Mark and I just got back from a much needed trip to Virginia, where we took night time walks under a clear, dark sky, and I stood in the middle of the street behind my parents' house, trying to drink in the air. I wish I could bottle it up, that East coast fall, and smuggle it back to Texas. My mother didn't quite understand why I grabbed the blankets from the couch and took them outside, so that we could lay down on our backs on the cold, wet grass and look up. Unlike the light-polluted skies around the Houston area, my parents' sky looks three-dimensional; you can actually tell which stars are nearest. Laying back and looking up, you can almost feel their orbit, it gives such a different perspective.
Likewise does reading stacks and stacks of old diaries, going back as far as the 6th grade. My mother practically forced me to go through "all that stuff," as she calls it, and I was dreading it. Winding through bits and pieces of old stories and parts of novels from my childhood and teen years was a little like being on a "This is Your Life" episode. Old friends, lining up to greet me, old friends, whom I'd romanticized until I read them again and collapsed into mortified laughter. There was the little green diary I kept at 13, where I dutifully recorded my struggles with my grades, as well as the ongoing saga of my first crush, complete with the number of words he and I said to each other, and whether we said them in French, Spanish, or English. Then there was the "novel" that my friend Kelly and I wrote, a scintillating mystery story about two female FBI agents that bore just a little too much resemblance to Nancy Drew. And there was one of my mother's diaries somehow mixed in there too--from 1959, when she was all but sixteen and writing letters to "Hector."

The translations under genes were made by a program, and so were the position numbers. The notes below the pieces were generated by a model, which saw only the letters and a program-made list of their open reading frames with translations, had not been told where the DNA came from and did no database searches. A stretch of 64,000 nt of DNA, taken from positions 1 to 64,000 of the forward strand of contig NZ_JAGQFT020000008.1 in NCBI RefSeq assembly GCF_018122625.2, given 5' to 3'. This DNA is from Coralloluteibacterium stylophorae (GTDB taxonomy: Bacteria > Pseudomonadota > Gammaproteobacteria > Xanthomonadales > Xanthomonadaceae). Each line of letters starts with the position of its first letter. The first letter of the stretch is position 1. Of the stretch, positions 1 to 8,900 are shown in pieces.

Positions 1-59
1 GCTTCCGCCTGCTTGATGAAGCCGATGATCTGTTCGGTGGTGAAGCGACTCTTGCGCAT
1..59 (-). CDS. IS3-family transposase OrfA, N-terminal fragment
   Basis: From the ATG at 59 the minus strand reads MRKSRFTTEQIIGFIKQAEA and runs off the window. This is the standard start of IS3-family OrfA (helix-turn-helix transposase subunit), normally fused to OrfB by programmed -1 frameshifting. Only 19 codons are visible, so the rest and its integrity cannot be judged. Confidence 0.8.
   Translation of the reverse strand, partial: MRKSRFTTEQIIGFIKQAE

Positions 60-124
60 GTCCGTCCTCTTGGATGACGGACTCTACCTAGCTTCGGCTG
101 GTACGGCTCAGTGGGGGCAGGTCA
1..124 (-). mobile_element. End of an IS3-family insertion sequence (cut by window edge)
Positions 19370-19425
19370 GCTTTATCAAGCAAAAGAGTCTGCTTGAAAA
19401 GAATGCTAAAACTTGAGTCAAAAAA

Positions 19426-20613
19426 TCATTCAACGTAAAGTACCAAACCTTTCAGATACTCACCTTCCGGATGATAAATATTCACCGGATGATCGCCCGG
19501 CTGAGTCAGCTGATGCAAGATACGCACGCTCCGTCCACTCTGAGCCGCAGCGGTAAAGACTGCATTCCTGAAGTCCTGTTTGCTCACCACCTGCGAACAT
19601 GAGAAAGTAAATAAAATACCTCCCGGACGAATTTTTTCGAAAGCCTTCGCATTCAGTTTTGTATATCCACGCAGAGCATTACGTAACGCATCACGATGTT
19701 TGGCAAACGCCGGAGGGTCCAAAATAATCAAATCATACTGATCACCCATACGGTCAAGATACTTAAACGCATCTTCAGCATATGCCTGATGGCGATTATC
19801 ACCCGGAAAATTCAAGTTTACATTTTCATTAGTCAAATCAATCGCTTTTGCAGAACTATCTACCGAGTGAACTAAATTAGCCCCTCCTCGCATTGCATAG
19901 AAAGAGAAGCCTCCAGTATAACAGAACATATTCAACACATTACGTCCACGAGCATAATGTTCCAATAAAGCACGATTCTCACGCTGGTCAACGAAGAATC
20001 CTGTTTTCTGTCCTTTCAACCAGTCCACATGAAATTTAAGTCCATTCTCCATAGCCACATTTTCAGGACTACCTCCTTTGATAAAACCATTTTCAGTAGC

"Who's Hector?" I asked, and my mother laughed.
"My Spanish pen pal." She said, and I admit I was a bit disappointed. I was hoping to discover some long forgotten romance, some juicy story that would set my mother apart and color in her another dimension. But the letter was written for her Spanish class, all those years ago, and apparently vetted by the teacher.
And then somewhere in the middle of an old plastic crate, I found that 6th grade diary. Pink, floral, with the words "Memories are Forever" written in fancy lettering beside a little girl holding a friendly raccoon. I opened it and laughed at how simple I was, how the smallest things meant so much back then, and how I was "in an awful state" because "everyone is yelling at me, even at school." Then I turned the page and saw, on the 11th of April, 1983, the following declaration:
I have decided what I want to be when I grow up. I'll have to do something else between, but I want to be an author. I have written a bunch of short stories, and Kelly and I are writing a sequal to our first book, The Haunted Hotel (a mystery book). I am very imaginative, I think!
April 11, 1983. Nearly thirty years ago now, and yet I've never given up on that dream. And even though I just turned forty and am still yet to be published, I am not sorry for following it. I've listened to God and my heart and bent my ear to the wind, and I have always recorded the whispers. That "something else between" sometimes takes over my life, and I struggle to find a balance, but I keep on. I keep on for the little girl I was then and the young woman I was a decade ago, and all the women I am and will continue to be. I keep filling the pages and leaning into the wind in the hopes that it will land on the page in spite of me, and that somehow I can capture those things that aren't tangible, like the turn of a leaf of a Virginia tree or the way the air feels when it dampens my cheek.
And maybe somewhere in that I'll find me.